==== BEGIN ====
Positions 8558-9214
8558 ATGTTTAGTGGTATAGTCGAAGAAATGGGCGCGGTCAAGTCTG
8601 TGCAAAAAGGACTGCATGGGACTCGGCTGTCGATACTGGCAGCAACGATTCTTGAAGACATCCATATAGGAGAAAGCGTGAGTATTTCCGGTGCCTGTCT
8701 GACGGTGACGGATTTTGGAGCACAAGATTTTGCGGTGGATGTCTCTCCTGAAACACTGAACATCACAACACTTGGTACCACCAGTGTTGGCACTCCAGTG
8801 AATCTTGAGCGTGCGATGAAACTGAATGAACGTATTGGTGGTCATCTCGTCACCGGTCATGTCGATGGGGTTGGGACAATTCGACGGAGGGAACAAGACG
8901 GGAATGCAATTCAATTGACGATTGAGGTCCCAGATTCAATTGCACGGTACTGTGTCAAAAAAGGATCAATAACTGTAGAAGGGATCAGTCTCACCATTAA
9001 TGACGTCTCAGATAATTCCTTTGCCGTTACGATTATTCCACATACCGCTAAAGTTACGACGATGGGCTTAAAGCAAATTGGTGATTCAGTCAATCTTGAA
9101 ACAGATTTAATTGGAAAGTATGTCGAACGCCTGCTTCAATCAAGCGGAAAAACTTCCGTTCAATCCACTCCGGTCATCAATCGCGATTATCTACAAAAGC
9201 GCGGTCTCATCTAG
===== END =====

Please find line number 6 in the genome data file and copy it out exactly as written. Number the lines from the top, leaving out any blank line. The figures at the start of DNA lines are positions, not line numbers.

8901 GGAATGCAATTCAATTGACGATTGAGGTCCCAGATTCAATTGCACGGTACTGTGTCAAAAAAGGATCAATAACTGTAGAAGGGATCAGTCTCACCATTAA